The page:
In my research paper, I primarily focus on untangling Caribbean-New York identities in Hip Hop music. Caribbean culture and identity plays leading role in the development and continual evolution of Hip Hop music. However, Hip Hop is not solely a product of the New York- Caribbean, but the result of the interplay between the integrated African-American communities and the stratified, racial hierarchy of American society. Hip Hop has a truly transnational nature, like the Caribbean Diaspora, as it travels internationally and adopts features of its new places and place while still maintaining its core characteristics. The Caribbean- New York Hip Hop scene still remains, despite, Hip Hop’s international acclaim. The movement has transitioned according to its propose, from channeling energy through dancing, to protest, to building an image of success or succeeding despite difficult circumstances.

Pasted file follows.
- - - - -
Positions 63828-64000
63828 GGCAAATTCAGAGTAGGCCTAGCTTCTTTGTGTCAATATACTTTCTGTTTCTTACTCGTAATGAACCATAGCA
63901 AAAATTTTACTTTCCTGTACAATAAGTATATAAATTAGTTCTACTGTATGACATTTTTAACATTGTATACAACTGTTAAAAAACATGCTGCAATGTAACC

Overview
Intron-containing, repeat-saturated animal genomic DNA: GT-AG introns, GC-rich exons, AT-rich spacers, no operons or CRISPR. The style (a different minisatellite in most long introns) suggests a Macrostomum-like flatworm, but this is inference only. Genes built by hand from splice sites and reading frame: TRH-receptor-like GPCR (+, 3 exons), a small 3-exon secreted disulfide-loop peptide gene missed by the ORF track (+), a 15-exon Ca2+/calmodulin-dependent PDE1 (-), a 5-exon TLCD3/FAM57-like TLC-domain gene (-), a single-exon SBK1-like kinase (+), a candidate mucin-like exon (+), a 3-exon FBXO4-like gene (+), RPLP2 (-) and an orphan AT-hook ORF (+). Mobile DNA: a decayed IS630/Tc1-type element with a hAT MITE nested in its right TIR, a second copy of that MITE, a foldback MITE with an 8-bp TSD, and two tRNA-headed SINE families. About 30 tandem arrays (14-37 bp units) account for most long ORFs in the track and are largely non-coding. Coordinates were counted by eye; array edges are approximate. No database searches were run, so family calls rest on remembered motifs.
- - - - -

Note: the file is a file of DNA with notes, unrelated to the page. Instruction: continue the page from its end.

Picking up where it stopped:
Hip Hop has become a definitive music genre of the last half century internationally. Regardless of who makes Hip Hip, where it is made, the music’s purpose/quality or its future, Hip Hop will always have elements from the Caribbean-New York Communities. Therefore, the Caribbean diaspora extends further than direct, physical communities within New York, or Britain, or France- its cultural diaspora extends anywhere Hip Hop music is played.